Clarification of Senate Bill 151
Exerpted from April 2004 Action Report
After the Medical Board ran a February 2004 Action Report article regarding new changes for triplicate prescription forms, the Medical and Pharmacy boards received numerous inquiries requesting clarification of the new law. The changes can be confusing as they affect two groups of physicians-the practitioner who examines a patient and prescribes a Schedule II controlled substance for the patient, and the practitioner who examines a patient, prescribes a Schedule II controlled substance, and also dispenses the prescription for the patient at his or her office.
The following explains the responsibilities of the physician prescriber and the physician dispenser:
For the non-dispensing practitioner, the responsibility is unchanged. A practitioner who prescribes a Schedule II drug must document the following in the record:
- Name and address of patient
- Name, strength and quantity of the controlled substance
For the dispensing practitioner, there are reporting obligations to the California Department of Justice (DOJ). To clarify, a dispensing practitioner is a physician who not only examines the patient and writes a prescription for treatment, but also fills the prescription onsite at his or her office. The dispensing prescriber's record must show the pathology and purpose for which the controlled substance is prescribed. For each prescription for a Schedule II drug dispensed, the prescriber must record and maintain all of the following:
- Full name, address, gender, and date of birth of the patient
- The prescriber's license number, federal controlled substance registration number, and the state medical license number of any prescriber using the federal controlled substance registration number of a government-exempt facility
- National Drug Code number of the medication dispensed
- Quantity of the controlled substance dispensed
- ICD-9 (diagnosis Pharmacy code), if available*
- Date of dispensing of the prescription
According to Health and Safety Code section 11159.2, physicians who write prescriptions for Schedule II drugs for terminally ill patients are not subject to Health and Safety Code section 11164, which pertains to the execution and contents of prescriptions for Schedule II-V drugs. These prescriptions must indicate that the prescribing physician has certified that the patient is terminally ill by using the words "11159.2 exemption," and can be written on an ordinary prescription form. The following timeline is included to assist you in preparing for these changes to California prescribing laws:
Effective January 1, 2004
- Controlled substance prescriptions (Schedules II-V) are valid for six months.
- All pharmacies are required to report Schedule II drug prescriptions to the CURES program in a time and manner established by the DOJ.
- Schedule II-V drug prescriptions may be printed or written by the prescriber's staff but are required to be signed and dated by the prescriber after the information is filled in.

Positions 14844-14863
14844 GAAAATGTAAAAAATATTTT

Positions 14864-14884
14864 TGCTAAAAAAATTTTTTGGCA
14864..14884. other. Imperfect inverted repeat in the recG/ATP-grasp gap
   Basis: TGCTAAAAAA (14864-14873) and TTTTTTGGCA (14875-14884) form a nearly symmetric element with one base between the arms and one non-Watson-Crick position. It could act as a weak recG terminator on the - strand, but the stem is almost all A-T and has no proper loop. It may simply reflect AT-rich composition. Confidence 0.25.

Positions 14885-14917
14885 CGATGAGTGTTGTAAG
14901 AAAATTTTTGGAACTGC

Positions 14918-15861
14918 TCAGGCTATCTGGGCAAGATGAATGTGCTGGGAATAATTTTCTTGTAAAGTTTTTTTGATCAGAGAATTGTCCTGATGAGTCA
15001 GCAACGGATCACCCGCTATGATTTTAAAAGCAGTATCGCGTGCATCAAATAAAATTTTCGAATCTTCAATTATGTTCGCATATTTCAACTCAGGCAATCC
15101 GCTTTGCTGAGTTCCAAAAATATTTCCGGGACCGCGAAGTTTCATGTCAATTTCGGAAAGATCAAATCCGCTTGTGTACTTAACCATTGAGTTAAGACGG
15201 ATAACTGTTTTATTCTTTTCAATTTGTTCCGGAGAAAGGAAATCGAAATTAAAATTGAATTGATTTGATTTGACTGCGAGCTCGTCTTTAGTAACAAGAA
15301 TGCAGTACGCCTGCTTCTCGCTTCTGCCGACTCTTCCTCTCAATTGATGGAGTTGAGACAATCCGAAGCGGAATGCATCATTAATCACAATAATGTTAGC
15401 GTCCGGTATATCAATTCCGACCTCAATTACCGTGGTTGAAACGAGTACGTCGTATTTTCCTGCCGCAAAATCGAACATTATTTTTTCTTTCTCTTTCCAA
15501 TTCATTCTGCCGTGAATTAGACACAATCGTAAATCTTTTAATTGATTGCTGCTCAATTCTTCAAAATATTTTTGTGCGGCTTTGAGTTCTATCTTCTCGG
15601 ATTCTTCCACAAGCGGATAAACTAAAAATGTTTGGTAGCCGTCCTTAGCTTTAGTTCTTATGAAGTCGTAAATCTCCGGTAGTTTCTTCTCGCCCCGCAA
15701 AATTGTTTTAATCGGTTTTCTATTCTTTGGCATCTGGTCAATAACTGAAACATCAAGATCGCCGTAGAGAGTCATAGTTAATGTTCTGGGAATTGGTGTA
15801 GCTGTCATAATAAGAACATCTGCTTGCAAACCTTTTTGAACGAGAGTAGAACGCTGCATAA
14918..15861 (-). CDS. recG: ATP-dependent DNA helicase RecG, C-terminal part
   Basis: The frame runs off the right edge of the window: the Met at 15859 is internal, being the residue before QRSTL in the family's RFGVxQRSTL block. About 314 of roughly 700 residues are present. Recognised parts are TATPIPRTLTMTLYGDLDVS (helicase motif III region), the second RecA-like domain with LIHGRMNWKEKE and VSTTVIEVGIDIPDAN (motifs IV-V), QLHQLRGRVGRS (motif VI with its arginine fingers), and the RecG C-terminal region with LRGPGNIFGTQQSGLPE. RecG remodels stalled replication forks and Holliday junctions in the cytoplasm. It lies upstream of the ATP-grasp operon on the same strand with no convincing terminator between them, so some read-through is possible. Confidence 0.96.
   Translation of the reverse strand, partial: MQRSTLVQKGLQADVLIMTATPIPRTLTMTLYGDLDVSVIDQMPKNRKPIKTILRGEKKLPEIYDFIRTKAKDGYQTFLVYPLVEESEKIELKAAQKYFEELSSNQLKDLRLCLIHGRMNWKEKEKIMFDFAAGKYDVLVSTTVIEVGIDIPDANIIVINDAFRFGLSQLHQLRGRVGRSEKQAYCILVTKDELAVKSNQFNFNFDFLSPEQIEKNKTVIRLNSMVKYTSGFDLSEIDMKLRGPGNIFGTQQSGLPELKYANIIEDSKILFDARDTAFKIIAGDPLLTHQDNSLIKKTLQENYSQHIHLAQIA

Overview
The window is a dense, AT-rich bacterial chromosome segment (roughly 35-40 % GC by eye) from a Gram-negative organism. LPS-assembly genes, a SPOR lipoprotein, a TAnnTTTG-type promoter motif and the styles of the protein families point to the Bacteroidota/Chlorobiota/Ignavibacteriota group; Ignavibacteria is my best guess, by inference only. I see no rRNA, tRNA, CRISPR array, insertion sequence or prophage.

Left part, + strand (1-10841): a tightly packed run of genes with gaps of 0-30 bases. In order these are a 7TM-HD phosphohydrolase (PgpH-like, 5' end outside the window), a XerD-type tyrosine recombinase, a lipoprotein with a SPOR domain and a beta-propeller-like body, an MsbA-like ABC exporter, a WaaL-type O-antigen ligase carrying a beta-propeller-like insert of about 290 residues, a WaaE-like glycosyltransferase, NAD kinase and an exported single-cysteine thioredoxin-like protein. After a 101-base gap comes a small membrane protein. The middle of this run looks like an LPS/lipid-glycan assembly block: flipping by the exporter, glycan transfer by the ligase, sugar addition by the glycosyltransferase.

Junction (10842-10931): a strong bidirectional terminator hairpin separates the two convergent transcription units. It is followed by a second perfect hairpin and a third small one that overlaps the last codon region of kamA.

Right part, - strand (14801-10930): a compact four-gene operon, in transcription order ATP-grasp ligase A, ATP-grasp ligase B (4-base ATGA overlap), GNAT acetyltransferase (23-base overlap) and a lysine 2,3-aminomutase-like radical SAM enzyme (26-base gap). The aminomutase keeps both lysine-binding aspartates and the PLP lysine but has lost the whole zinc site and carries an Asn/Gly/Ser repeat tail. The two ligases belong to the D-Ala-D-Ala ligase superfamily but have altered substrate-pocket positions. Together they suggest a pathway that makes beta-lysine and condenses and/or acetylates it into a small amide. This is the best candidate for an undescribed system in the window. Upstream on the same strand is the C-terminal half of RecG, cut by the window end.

Effective July 1, 2004
- The DOJ will no longer produce or distribute triplicate prescription forms.
- The existing supply of triplicate prescription forms can continue to be used to prescribe Schedule II drugs through December 31, 2004.
- Prescribers may use the new controlled substance prescription forms for Schedule II drug prescriptions.
- Oral and electronic orders for Schedule II drug prescriptions for patients in skilled nursing facilities, intermediate care facilities, home healthcare programs, and hospice programs are permitted. Such orders must be reduced to hardcopy form and signed by the pharmacist on a form of the pharmacy's design.
- Prescribers dispensing Schedule II drugs are required to begin reporting these prescriptions to the DOJ. (DOJ reporting information will be posted on the board's Web site as soon as it is available.)
Effective January 1, 2005
- Triplicate prescription forms are no longer valid.
- All written controlled substance prescription drugs shall be on the new tamper-resistant prescription forms.
- Oral and fax prescriptions for Schedule III-V are still permitted.
- Pharmacies must report Schedule III drug prescription information to the CURES program.
- Prescribers dispensing Schedule III drugs must report those prescriptions to the DOJ.
Note: Separate regulations for skilled nursing homes, intermediate care, and hospital settings are available on the Board of Pharmacy's Web site at: www.pharmacy.ca.gov.
Note: To avoid a patient keeping a prescription written on an old form and attempting to have it filled after January 1, 2005, the board suggests that physicians transition to using the new forms at least six months in advance.
Note: Any controlled substance classified in Schedule III, IV, or V may be dispensed with an oral, faxed or electronically transmitted prescription, which must be reduced to hard copy by the pharmacist filling the prescription or by any authorized persons per Health and Safety Code section 11150.
See the "Frequently Asked Questions" below for answers to additional questions you may have regarding the new prescription forms.
Frequently Asked Questions